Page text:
Shameful… and demeaning to the reputation of Britain

Tul Bahadur Pun is a Gurkha. Tul Bahadur Pun fought for Britain in WW II against the Japanese. Tul Bahadur Pun won the Victoria Cross. Tul Bahadur Pun is 84, lives on a pension of £134 a month, and has to be carried in a basket by several men – a day’s walk, to collect medication to keep him alive.
Tul Bahadur Pun has been refused entry to Britain because he is not able to demonstrate “strong ties with the UK”

This is truly shaming. I hardly need state the obvious that we are about to give amnesty to a whole host of illegal immigrants. If winning a VC while fighting for this country is not a strong tie – what is?

A man who has fought for the British Army deserves to have the protection of this country. This man served beyond the call of duty. That is why he was awarded the VC.

See Iain Dale’s diary where I found the story. It is worth reading Iain Dale’s diary (and the comments on his post for the range and depth of feeling on this matter) for the full story. Original Story from The Daily mail

Se Also: Musings of a Reactionary Snob | Prisonlawinsideout

The government needs to deal with his honourably – and quickly. We owe a great debt to those who serve in the armed forces – a few years of compassionate support for Tul Bahadur Pun VC is not too much to ask – is it?

Great Britain? Not on this one, I’m afraid… tawdry behaviour. Appalling.


Update saturday 26th May

Detailed comments on this issue in the comments section…

5 thoughts on “Shameful… and demeaning to the reputation of Britain

  1. Yes… I do not read The Mail. It is, however, a worthwhile issue.
    It is also a matter of Law. It is not unreasonable to give a view based on the premise that the official exercised his / her powers ‘to exclude’ by applying the law. Exercising a personal right, which I believe I still have the right to exercise… I take the view that if this is the way the law works in this case, it is a bad law – and therefore is not a law worthy of respect.
    This is not about politics or immigration rules… This is about looking after a man (perhaps a symbol of all who fight in our name at present in Iraq and Afghanistan and elsewhere?) who fought for our country, won a VC, and with many others, those who died and those who lived in WW II, allowed us to keep our country – the country which we are custodians of, and shape today – for our present benefit and the future of those who follow us.
    I am astonished that The Home Office / Foreign Office allowed this decision to exclude to happen in our name. I have no doubt the decision can be ‘justified’ in law. That is the problem with law. All lawyers know the very basic difference between law, morality and justice – because that is what we deal in, whether we be academic, analyst, commentator or practitioner. Law exists, because ‘we’ say it exists – and, without getting into a thousand years of jurisprudential analysis (The Government, ironically, has a pressing problem with the Laws of Russia which prohibit extradition of their nationals to face trial in a foreign country. See: the Attorney-General, and Andrei Lugovoi) – there are times when we have to say that a ‘law’ is not just, is not acceptable and should not be applied.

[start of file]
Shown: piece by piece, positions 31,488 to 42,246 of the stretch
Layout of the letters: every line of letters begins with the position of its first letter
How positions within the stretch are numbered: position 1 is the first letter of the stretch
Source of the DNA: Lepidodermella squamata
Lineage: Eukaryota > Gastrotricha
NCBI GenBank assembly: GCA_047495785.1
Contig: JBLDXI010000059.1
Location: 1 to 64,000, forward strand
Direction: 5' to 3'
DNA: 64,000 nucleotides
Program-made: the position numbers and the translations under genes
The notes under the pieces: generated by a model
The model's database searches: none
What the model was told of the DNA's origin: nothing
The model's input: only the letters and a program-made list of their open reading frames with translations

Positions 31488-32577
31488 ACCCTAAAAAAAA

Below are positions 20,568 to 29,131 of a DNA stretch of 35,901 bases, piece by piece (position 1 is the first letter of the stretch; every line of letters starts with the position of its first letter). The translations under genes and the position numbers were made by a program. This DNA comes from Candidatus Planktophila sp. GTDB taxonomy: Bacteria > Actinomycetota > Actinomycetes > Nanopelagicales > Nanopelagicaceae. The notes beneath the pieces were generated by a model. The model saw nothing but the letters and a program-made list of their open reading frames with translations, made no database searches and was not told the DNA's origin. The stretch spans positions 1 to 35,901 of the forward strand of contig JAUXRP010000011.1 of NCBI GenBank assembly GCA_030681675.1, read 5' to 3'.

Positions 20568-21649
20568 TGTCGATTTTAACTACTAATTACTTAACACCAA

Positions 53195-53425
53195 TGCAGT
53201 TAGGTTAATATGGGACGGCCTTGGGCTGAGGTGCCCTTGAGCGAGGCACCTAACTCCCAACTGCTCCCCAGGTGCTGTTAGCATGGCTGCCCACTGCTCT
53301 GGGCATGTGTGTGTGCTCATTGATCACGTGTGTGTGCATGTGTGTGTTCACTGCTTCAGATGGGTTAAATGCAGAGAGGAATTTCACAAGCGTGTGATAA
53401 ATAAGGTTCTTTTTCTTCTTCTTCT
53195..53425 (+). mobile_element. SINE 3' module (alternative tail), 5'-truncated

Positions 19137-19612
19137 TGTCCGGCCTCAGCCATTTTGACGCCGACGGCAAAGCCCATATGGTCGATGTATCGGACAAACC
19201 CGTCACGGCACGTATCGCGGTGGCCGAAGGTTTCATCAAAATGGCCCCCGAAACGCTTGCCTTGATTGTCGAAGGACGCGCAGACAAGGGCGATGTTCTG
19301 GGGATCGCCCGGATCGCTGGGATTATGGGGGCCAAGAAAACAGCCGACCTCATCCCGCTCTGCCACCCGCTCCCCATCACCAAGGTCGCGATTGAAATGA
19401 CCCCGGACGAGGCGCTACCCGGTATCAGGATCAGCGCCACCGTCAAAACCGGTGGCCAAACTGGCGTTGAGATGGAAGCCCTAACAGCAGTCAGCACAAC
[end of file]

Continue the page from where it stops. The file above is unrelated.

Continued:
If there is a law in this case which has to be applied rigidly (for fear that the entire fabric of the state will collapse) – then… let our politicians know… because, from my very limited understanding of Constitutitonal Law and the workings of Parliament; I have a hunch that those, who are our elected representatives, are able to convene to discuss this matter and act to deal with the matter honourably.
    In the grand scheme of events in the world this is a small issue – but, it is, nevertheless, an important matter of principle and, I feel strongly (not that it matters what I feel), that we should give support to those who have to go to war in our name – whatever the circumstances. It is not a political matter. It is about values – the values of humanity, whatever our politics, to honour and care for those, who have served our country and who are in need of help.
    But hey… what do I know?… I am merely a blogger.

  2. At the risk of incurring a positivist backlash,(and I wouldn’t claim to be an expert on jurisprudence) law that is divorced from any kind of morality runs the risk of being — as they say — an ass. While it is right that a distinction be drawn between law and morality generally (particularly religious morality), a law that is not based on basic and common standards of human decency will surely make a mockery of us all! I have no doubt that it is difficult, as a point of legal analysis, to identify what those standards are, but to take the matter to the other extreme is to lose any kind of compassion, honour or indeed common sense upon which the law must be based.

    The sad thing about this saga is that people of this generation fought for Britain because of the values that it stood for. Are we now, in their hour of need, telling them that they were wrong to have done so?

  3. Pingback: » The strange case of Tul Bahadur Pun

  4. I just can not believe that this decision was made by anyone who had the first clue what he was doing. Huge numbers of paper pushers at the Home Office are themselves recent arrivals. Was the guy educated? Could he speak English fluently? Did he even know what a VC was? Was he au fait with the Gurkhas at all?

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